Estell Manor, 4 Other NJ Towns Accused of Violating Law Regarding Same-sex Marriage
TRENTON – Five municipalities were issued violation notices by the state for having marriage licensing information on their websites that limits the availability of licenses to opposite-gender couples and excludes applicants with a nonbinary gender identity.
Attorney General Matthew Platkin announced Thursday that the Division on Civil Rights launched an enforcement initiative to ensure that municipal governments across New Jersey do not discriminate against or exclude LGBTQIA+ individuals seeking to obtain marriage licenses.
As part of that, the division issued notices of violation to Estell Manor, Fairview, Hanover, Linden and South Toms River.
The violations say that language either previously or currently posted on the municipalities’ vital records webpage, marriage application instruction, or marriage applications themselves violate the state’s Law Against Discrimination, which prohibits any communication or notice indicating that offerings are unavailable based on a person’s sexual orientation, gender, gender identity and gender expression.
“Marriage equality is the law here in New Jersey. But when municipalities use language indicating that individuals cannot obtain a marriage license based on their sexual orientation or gender identity, they violate that basic promise,” Platkin said.
Most of the websites appear to have already been changed to correct the violations, though the marriage license application posted by Estell Manor still says that to file for a marriage license, the couple must be of the opposite sex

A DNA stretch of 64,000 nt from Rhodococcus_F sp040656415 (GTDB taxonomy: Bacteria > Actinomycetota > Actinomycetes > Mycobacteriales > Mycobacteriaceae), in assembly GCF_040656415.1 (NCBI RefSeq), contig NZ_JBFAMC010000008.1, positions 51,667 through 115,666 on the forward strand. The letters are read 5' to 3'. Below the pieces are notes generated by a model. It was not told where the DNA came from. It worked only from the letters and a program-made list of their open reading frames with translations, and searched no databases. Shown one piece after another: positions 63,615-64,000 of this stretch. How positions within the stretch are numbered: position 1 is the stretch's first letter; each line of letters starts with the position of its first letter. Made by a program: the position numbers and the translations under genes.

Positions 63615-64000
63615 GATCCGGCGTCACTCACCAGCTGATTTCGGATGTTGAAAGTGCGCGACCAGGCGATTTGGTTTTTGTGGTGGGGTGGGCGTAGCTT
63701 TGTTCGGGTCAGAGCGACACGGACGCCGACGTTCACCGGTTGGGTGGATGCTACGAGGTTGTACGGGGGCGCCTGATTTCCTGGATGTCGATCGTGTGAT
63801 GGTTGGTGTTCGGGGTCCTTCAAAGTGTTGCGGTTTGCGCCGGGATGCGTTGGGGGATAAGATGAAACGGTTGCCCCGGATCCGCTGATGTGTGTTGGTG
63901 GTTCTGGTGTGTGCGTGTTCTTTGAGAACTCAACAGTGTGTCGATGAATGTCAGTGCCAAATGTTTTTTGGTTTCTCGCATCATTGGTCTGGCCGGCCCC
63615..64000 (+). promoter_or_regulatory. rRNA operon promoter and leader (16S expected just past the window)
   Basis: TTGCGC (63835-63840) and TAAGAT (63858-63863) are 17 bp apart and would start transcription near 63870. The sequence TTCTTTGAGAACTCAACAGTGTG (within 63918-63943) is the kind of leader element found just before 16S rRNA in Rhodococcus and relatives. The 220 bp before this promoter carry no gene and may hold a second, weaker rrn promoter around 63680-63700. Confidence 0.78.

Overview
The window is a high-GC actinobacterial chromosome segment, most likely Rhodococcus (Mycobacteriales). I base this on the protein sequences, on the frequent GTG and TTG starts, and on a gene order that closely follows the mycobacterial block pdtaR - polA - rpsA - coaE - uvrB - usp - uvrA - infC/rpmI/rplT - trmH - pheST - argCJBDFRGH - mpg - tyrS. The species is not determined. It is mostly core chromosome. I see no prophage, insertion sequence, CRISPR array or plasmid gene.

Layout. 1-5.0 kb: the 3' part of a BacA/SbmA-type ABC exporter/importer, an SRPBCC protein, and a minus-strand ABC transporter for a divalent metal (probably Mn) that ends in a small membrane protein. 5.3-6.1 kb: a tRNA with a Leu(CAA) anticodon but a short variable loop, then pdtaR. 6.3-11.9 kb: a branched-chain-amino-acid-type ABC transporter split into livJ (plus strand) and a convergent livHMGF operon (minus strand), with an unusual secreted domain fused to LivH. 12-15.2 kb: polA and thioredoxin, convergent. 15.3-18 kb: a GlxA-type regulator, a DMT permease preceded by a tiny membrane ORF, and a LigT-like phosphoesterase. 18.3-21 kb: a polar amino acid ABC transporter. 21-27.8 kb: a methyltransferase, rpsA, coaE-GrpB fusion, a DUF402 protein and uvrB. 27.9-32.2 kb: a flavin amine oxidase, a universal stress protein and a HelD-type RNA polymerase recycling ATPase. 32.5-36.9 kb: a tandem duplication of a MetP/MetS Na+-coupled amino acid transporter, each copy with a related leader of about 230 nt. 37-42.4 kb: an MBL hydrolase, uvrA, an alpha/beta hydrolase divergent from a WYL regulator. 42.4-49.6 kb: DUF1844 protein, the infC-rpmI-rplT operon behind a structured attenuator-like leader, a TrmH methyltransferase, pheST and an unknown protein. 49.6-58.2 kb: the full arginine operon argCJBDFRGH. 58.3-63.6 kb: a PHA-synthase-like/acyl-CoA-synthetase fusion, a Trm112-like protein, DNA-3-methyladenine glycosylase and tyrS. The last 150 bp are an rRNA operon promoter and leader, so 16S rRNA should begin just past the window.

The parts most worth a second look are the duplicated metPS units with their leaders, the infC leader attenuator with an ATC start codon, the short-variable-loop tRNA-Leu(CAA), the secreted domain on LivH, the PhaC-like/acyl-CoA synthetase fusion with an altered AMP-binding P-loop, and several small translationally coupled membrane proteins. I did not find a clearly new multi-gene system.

The issue with the municipal websites expressly limiting marriage licenses to opposite-sex couples was first raised in a July report issued by the Latino Action Network, Hudson PRIDE Center, and Garden State Equality.
The state Division on Civil Rights confirmed it in its own follow-up investigation.
Why 'language matters'
The specifics varied by town but included statements that only “opposite sex” couples may enter into marriage and application fields that prohibited nonbinary people from applying for licenses unless they misgender themselves as male or female.
“Ensuring access to marriage equality in New Jersey requires cultural changes in how we talk about couples, people, and families,” said Jesselly De La Cruz, executive director for the Latino Action Network Foundation.
“Language matters and we hope municipalities can learn to let go of historically exclusive gendered language such as Bride and Groom when describing a process for obtaining a marriage license.”
Same-sex couples have been able to legally marry in New Jersey since 2013.
The notices of violations warn municipalities the violations could result in financial penalties of up to $10,000.
The notices also contain an offer of settlement in which the matter can be resolved if they make a payment to the state, update their websites to provide marriage licenses to couples of all gender compositions, link to the state’s marriage application and other same-sex marriage information and update nondiscrimination policies and training.